Some of the objections raised by them are mentioned below:
They object to the Mahdi being a contemporary of so many successive generations during the past ten centuries and continuing to live until he reappears on the scene. How is it possible for him, they ask, to live such a long life without being affected by the natural laws, according to which everyone has to pass through the stages of old age and senility and eventually has to die at a time far earlier than the supposed present age of the Mahdi. Such a long life is impossible from a factual point of view.
They also inquire as to why Allah is so keen to suspend natural laws for the sake of this particular person and to prolong his life so extraordinarily. Is humanity unable to produce any other competent leader? Why is it not possible that the role of filling the world with justice and equity be left to a leader who may be born on the eve of the appointed day and grow like other people?
They also say that if it is true that the Mahdi is the name of a particular person who is the son of the eleventh Imam of the Prophet's House, who was born in 255 A.H. and whose father died in 260 A.H. and who at the time of his father's death was a child of not more than five years of age, then obviously this age was not sufficient for his having been trained religiously and intellectually by his father. They ask as to how then has he been prepared for his great role.
They also say that even if it is presumed that the existence of the Mahdi is theoretically possible, how can they believe in his actual existence in the absence of any scientific or religious proof? According to them, a few traditions of unknown authenticity attributed to the holy Prophet cannot be considered to be enough for such a belief.
They also say that, if the leader is already prepared for the performance of his great role, then what is the necessity of waiting for hundreds of years. Could not the upheavals and the tragedies so far witnessed by the world justify his appearance on the scene?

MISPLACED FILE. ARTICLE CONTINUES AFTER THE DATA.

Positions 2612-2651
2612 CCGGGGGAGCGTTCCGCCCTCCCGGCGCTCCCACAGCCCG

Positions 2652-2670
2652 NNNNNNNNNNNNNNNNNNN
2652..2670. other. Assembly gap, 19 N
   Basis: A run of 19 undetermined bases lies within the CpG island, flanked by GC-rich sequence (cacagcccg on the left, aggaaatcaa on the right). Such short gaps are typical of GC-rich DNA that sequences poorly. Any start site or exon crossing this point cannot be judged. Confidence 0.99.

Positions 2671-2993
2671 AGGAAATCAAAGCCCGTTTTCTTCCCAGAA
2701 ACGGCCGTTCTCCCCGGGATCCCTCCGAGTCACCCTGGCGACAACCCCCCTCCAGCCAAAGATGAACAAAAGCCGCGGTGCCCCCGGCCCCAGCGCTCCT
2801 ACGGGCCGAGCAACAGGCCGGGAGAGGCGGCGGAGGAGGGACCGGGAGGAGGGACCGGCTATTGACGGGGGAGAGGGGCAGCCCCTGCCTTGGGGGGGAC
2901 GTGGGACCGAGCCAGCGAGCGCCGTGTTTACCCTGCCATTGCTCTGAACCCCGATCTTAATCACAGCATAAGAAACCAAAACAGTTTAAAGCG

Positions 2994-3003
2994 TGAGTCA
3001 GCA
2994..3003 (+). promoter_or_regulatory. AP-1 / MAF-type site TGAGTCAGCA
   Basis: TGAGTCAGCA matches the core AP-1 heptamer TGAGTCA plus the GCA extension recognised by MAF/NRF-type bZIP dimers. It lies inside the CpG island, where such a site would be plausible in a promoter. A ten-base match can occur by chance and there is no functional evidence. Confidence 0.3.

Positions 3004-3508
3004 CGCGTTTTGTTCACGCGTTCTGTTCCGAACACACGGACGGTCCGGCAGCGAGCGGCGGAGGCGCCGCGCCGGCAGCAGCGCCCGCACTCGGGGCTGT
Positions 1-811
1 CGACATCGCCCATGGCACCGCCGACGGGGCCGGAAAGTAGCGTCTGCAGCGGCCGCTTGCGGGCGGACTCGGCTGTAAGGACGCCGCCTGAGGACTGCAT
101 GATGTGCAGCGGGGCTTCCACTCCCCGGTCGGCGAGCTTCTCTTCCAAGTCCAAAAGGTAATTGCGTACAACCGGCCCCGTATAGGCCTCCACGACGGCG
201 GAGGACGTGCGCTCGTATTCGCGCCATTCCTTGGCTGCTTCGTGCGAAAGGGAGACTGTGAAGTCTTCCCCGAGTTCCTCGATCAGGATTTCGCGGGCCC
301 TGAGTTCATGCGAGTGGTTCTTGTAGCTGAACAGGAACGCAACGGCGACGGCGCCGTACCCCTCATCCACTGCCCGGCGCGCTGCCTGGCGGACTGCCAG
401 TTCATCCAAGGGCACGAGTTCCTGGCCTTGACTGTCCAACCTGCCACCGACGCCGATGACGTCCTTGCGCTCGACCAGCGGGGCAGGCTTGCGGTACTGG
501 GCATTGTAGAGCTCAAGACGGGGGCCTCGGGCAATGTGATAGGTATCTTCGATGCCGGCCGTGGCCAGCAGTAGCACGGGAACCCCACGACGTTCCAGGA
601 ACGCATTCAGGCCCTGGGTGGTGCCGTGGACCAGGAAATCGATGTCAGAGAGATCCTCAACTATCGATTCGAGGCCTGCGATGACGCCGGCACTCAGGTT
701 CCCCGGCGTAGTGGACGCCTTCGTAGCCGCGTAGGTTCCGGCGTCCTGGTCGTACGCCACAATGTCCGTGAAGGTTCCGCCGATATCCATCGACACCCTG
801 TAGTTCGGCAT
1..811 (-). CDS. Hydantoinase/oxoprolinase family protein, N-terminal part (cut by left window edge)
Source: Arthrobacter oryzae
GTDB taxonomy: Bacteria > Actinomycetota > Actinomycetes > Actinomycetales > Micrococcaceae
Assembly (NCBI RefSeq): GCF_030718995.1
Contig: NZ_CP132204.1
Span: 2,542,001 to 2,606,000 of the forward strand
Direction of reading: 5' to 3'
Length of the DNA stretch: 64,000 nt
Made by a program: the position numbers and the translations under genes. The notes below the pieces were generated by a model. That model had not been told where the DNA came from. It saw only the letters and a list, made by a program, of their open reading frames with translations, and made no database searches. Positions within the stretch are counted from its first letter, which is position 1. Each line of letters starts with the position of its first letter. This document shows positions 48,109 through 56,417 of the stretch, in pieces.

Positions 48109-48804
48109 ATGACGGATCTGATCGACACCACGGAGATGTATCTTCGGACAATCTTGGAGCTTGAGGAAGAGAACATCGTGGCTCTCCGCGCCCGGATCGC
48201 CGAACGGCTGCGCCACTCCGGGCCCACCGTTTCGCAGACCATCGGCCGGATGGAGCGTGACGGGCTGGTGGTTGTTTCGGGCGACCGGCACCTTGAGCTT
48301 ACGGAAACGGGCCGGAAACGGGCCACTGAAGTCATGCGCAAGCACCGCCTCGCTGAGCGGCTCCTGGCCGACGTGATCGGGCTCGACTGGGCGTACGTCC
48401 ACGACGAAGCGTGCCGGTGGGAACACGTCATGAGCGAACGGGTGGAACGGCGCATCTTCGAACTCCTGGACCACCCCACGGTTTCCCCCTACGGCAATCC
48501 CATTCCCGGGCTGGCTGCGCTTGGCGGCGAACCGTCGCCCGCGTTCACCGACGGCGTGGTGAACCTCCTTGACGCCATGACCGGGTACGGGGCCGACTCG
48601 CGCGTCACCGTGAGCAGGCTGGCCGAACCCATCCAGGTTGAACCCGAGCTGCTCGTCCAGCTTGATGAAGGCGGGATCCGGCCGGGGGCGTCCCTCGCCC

With reference to the Mahdi's role they ask as to how it is possible for an individual, howsoever great he may be, to play such a decisive role in the world, when it is known that no individual by himself can make history nor can he give it an entirely new turn. It is the prevailing circumstances which produce and direct historical changes. The greatness of an individual lies only in his coming to the fore-front, in the given circumstances, and in effecting a practical change by selecting one of the multiple solutions.
They also ask what practical methods will be employed by that individual to bring about the colossal change and to ensure the final victory of the forces of justice over the mighty and dominating forces of oppression and injustice, which now have the most destructive weapons, scientific potentialities and political, social and military power at their disposal.
These are the questions which are frequently asked in this connection and repeated in one form or another. They are not always motivated merely by intellectual curiosity. There are psychological reasons also which stimulate them. There is a strong general feeling that there is little chance of overthrowing the present world system, which is too powerful and invincible.
This feeling produces scepticism and gives rise to queries. It leads to defeatism and an inferiority complex. One begins to shudder at the very idea of a world-wide change which may eliminate injustice and historical contradictions and usher in a new system based on justice and equity. This mental frustration impels one to doubt and reject every possibility of such a change by giving one reason or another.
We now propose to take up the above-mentioned queries, one by one, and deal with them briefly.